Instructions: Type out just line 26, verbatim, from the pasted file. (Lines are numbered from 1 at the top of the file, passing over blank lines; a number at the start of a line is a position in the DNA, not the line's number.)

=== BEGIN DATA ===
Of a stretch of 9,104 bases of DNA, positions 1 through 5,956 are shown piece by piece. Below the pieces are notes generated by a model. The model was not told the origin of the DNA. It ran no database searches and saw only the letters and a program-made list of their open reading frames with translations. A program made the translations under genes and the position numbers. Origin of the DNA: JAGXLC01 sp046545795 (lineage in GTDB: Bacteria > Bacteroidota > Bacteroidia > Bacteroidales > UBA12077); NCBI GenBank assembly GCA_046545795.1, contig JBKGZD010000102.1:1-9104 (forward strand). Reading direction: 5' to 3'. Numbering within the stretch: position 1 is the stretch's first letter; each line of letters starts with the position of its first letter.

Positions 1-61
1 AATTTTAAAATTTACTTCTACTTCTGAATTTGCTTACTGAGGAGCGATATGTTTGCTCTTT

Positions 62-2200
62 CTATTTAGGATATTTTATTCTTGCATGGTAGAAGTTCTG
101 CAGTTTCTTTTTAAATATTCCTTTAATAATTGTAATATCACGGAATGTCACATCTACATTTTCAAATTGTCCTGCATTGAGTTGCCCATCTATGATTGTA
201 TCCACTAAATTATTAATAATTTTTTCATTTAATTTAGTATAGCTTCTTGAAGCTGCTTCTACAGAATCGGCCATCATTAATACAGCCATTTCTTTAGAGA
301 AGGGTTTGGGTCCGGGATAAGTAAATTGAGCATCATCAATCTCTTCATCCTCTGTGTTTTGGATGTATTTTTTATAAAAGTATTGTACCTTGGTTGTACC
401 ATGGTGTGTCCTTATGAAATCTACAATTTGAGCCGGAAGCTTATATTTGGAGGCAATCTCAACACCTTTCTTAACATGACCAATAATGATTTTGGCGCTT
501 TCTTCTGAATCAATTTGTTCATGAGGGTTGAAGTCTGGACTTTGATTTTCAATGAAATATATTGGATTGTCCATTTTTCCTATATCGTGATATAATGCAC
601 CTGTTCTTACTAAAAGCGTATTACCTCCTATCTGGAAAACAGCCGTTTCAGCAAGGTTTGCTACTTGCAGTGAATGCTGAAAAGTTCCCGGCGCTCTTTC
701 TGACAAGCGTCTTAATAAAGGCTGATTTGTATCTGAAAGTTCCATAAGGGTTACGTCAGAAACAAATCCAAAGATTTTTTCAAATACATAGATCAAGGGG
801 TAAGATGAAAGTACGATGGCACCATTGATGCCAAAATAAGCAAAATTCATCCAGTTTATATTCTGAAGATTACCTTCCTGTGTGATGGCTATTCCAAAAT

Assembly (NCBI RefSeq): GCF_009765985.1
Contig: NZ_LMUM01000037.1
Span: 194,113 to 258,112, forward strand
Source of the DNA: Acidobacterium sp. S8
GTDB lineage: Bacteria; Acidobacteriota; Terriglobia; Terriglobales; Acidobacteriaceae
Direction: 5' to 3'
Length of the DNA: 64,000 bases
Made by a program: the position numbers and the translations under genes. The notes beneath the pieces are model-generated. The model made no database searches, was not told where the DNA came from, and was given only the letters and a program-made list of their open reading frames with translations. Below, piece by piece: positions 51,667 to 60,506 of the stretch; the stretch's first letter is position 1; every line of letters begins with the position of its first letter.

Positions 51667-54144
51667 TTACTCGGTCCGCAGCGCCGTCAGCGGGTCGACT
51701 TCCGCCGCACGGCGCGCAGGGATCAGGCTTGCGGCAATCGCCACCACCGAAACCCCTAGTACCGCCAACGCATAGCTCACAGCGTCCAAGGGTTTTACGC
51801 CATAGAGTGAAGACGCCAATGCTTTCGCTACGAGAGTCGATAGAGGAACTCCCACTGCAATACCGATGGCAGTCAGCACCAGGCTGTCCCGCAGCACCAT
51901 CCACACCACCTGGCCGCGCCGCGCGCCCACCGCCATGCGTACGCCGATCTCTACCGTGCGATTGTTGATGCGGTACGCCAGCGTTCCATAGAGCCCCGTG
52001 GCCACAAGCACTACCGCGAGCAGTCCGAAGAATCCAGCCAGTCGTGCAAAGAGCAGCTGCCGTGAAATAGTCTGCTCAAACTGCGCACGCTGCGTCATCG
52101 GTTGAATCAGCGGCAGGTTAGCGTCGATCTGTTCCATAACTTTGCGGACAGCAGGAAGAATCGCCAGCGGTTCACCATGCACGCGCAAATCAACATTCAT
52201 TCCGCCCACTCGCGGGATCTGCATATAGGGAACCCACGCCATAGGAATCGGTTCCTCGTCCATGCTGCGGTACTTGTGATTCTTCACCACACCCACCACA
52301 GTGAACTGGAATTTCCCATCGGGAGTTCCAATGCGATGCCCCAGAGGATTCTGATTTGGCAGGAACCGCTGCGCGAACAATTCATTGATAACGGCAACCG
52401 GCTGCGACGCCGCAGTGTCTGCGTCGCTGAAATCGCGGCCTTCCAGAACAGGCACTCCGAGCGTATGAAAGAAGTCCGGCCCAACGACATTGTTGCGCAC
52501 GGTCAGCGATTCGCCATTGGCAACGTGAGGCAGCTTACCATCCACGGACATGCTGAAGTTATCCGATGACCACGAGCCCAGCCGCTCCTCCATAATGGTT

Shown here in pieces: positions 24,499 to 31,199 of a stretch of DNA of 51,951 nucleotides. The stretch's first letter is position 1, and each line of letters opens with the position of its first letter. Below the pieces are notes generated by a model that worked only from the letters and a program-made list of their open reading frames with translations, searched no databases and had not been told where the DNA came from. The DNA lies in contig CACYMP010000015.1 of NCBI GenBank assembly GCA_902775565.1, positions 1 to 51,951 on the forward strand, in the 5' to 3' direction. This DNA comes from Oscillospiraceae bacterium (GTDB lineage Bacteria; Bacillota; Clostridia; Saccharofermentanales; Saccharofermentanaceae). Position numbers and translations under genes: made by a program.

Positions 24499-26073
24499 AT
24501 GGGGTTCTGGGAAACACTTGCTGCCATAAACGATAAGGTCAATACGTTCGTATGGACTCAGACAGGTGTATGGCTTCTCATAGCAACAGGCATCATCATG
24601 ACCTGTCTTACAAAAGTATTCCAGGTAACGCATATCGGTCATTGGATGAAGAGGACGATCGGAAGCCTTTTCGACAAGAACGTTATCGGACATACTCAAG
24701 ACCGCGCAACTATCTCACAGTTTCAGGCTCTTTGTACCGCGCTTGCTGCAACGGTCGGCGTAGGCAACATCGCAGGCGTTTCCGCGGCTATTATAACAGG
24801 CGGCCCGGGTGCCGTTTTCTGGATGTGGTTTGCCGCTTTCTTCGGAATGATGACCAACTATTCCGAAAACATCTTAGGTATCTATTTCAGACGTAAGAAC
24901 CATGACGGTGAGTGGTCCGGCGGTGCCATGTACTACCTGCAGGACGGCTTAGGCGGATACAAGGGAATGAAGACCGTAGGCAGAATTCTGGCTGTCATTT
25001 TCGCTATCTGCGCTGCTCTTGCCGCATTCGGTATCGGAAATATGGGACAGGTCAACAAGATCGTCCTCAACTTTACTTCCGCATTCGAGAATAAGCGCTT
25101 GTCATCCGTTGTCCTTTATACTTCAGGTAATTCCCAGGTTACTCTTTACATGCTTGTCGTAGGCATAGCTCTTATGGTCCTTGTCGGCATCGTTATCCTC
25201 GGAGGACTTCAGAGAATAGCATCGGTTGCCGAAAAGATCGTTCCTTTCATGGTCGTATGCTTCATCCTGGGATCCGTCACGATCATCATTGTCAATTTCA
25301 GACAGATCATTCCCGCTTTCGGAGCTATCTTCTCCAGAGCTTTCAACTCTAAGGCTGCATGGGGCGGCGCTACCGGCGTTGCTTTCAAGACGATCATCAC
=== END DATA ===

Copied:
51901 CCACACCACCTGGCCGCGCCGCGCGCCCACCGCCATGCGTACGCCGATCTCTACCGTGCGATTGTTGATGCGGTACGCCAGCGTTCCATAGAGCCCCGTG